Experts say China has also been ambivalent about its commitment to defend North Korea in case of military conflict. The 1961 Sino-North Korean Treaty of Friendship, Cooperation, and Mutual Assistance, up for renewal in 2021, says China is obliged to intervene against unprovoked aggression. But Bonnie Glaser of the Center for Strategic and International Studies says the Chinese government has tried to persuade North Korean leaders to revoke the clause that would force Beijing to come to Pyongyang’s defense. The Brookings Institution’s Jeffrey Bader describes the alliance between Beijing and Pyongyang as “a thing of the past,” saying that “the two enjoy at best a cold relationship that is likely to worsen.”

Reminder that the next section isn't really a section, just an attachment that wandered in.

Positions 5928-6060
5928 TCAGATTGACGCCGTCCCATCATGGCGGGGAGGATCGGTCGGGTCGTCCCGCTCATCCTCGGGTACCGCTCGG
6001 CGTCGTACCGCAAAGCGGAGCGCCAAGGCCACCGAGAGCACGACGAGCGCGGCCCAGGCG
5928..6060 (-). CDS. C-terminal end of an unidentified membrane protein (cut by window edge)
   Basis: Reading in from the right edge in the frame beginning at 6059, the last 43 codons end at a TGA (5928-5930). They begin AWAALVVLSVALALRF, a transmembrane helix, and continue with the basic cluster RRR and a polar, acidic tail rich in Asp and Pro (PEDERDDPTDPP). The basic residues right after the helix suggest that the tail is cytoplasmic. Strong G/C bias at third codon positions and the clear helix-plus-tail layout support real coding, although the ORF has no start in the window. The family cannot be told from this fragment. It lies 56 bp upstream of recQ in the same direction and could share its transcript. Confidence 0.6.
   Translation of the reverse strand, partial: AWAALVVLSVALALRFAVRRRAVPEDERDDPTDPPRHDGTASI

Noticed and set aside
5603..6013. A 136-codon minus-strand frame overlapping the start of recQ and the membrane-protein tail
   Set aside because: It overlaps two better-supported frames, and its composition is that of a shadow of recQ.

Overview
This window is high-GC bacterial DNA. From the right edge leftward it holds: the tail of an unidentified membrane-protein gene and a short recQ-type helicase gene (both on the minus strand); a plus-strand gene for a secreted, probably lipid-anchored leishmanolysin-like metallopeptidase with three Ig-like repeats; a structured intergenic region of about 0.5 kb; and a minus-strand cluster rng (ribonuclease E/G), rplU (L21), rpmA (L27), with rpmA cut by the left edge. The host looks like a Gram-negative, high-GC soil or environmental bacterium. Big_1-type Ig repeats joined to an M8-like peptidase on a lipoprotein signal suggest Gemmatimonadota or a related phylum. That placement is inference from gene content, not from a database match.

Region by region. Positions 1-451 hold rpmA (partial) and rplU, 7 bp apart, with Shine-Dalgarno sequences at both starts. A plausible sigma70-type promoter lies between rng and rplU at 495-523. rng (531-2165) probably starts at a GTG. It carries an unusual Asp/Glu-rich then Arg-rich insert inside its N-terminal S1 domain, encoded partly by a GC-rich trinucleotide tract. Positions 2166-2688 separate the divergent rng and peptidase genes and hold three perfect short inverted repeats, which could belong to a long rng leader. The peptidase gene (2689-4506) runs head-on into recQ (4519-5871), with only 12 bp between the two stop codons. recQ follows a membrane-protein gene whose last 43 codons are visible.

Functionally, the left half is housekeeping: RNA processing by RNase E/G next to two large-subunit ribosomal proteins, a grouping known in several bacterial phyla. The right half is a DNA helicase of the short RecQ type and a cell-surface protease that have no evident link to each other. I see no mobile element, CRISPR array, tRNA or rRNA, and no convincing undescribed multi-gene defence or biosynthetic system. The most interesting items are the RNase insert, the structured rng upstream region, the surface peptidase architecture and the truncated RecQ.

Beijing has urged world powers not to push Pyongyang too hard, for fear of precipitating the leadership’s collapse and triggering dangerous military action. It has also intimated that if Pyongyang initiates conflict, it would not abide by its treaty obligation and instead stay neutral. Some experts, such as Oriana Skylar Mastro, have suggested that in the event of conflict, Chinese forces may not be involved in coming to North Korea’s defense, but rather would seek to play a significant role in shaping a “post-Kim peninsula to its liking.”